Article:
Visits With Naughty Nuns And The Last Dalai Lama

A 25-years-later documentary about the Dalai Lama is a highlight among the new art films. But don’t tell that to the Chinese government.

Controversial for different reasons are two other new films. A raunchy update of some tales from The Decameron will upset more conservative Catholics. Meanwhile, a drama about a failed real-life assassination attempt on Hitler will probably have Trump supporters freaking out.

But the hidden gem of the week will probably be Ann Hui’s wartime drama about a schoolteacher reluctantly drawn into anti-Japanese activities.

13 Minutes

Oliver Hirschbiegel (Downfall) returns with another Nazi-era historical drama. In 1939, idealistic carpenter Georg Elser tries to kill Adolf Hitler for the good of Germany. The bomb Elser builds does go off as planned. But Hitler escapes death as he left the bomb site 13 minutes early. Soon captured by the Gestapo, the would-be assassin is brutally interrogated in an effort to reveal the names of other possible conspirators. But as flashbacks reveal, Elser was a lone wolf eventually pushed to take radical action.

Now at the Opera Plaza Cinemas and the Shattuck Cinemas

The Last Dalai Lama?

25 years ago, filmmaker Mickey Lemle created Compassion In Exile, a groundbreaking documentary portrait of His Holiness the 14th Dalai Lama. In Lemle’s new film, his subject is now in his 80s. Some things from the earlier film still concern him, such as Tibet-China tensions and working with neuroscientists. But those concerns have been supplemented by worries about whether he will be the last Dalai Lama.

Now at the Rialto Cinemas Elmwood, the Roxie Theatre and the Smith Rafael Film Center

The Little Hours

In this very loose adaptation of stories from Boccaccio’s The Decameron, virile 14th century peasant Masetto flees his brutal master (Nick Offerman) and hides out in a convent. To prevent inspiring sexual thoughts in resident nuns Alessandra (Alison Brie), Fernanda (Aubrey Plaza), and Genevra (Kate Micucci), the peasant pretends to be a deaf-mute. Despite the stern concerns of the Abbess (Molly Shannon) and priest Father Tommasso (John C. Reilly), hormones rage. But the pending arrival of Bishop Bartolomeo (Fred Armisen) threatens to put the fun to an end.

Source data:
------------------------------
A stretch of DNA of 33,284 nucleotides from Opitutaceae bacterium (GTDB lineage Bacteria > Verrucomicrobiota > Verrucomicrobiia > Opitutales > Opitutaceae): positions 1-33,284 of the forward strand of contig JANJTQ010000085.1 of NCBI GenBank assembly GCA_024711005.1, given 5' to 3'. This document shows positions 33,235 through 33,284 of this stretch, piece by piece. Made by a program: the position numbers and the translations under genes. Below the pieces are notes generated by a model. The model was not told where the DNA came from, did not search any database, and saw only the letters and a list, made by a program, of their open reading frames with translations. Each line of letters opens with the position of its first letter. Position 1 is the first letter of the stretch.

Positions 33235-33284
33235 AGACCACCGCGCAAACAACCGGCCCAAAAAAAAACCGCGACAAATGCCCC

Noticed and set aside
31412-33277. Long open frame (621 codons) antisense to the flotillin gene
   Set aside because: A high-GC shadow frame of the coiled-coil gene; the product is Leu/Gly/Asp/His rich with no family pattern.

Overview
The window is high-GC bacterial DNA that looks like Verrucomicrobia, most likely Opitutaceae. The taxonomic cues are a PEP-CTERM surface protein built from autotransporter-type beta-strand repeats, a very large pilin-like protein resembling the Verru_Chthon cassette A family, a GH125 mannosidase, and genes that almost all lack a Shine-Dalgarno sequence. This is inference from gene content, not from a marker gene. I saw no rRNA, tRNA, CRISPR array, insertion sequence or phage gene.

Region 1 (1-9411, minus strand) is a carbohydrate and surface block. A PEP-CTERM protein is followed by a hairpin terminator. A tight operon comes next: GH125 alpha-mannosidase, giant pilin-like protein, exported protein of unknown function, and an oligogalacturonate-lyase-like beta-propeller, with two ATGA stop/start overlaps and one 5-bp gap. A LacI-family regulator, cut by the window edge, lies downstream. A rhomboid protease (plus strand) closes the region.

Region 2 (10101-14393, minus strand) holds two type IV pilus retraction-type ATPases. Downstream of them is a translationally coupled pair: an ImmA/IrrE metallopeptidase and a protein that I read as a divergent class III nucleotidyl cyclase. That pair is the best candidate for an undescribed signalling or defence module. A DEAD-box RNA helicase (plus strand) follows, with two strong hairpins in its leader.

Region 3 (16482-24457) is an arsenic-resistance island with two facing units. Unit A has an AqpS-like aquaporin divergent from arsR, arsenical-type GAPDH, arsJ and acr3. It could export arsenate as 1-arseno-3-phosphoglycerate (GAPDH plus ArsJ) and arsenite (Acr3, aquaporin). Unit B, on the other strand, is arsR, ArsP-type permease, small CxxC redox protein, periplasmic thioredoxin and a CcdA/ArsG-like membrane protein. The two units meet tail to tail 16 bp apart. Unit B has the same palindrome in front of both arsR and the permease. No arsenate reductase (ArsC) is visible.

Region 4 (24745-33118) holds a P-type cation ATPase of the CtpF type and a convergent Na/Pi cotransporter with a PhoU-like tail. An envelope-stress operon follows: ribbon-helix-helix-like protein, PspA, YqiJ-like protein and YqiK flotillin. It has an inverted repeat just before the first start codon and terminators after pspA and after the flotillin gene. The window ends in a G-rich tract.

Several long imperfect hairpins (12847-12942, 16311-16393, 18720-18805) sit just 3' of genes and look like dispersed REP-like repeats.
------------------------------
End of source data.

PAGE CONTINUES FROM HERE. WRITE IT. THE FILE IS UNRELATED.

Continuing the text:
Now at the Aquarius Theatre, the Embarcadero Center Cinemas, the Shattuck Cinemas, the Smith Rafael Film Center


Devki may have two beautiful girls but she’s unhappy as a mother. Sensitive daughter Arya keeps Devki at an emotional distance. The mother patiently waits for her daughter’s love and acceptance. But when the distance between Devki and Arya worsens to the point of no return, the mother must choose from one of two terrible options to fight for Arya’s love.

Now at the AMC Metreon 16

The Ornithologist

Handsome ornithologist Fernando is looking for endangered black storks along a wild river in northern Portugal. But after getting accidentally swept up in the river rapids, he winds up on a wilderness journey which resembles a St. Anthony-like spiritual quest. Along the way, Fernando will meet such bizarre folk as a deaf-mute shepherd and Latin-speaking Amazons. This surrealistic film comes from director Joao Pedro Rodrigues (O Fantasma).

Now at the Clay Theatre and the Shattuck Cinemas

Our Time Will Come

Director Ann Hui’s historical drama is set in 1941 Japanese-occupied Hong Kong. The anti-Japanese Dongjiang guerrilla unit rescues Chinese cultural figures trapped in the city and lifts them to safety. Primary school teacher Fang Lan just wants to wait out the occupation with her mother. But the teacher’s path crosses with the guerrillas’ during a mission to extract novelist Mao Dun. Sharpshooter Blackie Lau recruits Fang to join the Dongjiang group. Fang’s mother, fearing for her daughter’s safety, replaces her daughter as a courier. But when the old woman gets arrested by the Japanese, Fang’s only hope to save her mother lies with a friend now working for the Japanese.

Now at the 4-Star Theatre and the AMC Metreon 16

About the Author

I'm a film reviewer for the Beyond Chron blog. Agnes Varda and Hirokazu Kore-eda are among my favorite filmmakers. I occasionally break down and watch a good action film...but don't tell anyone.

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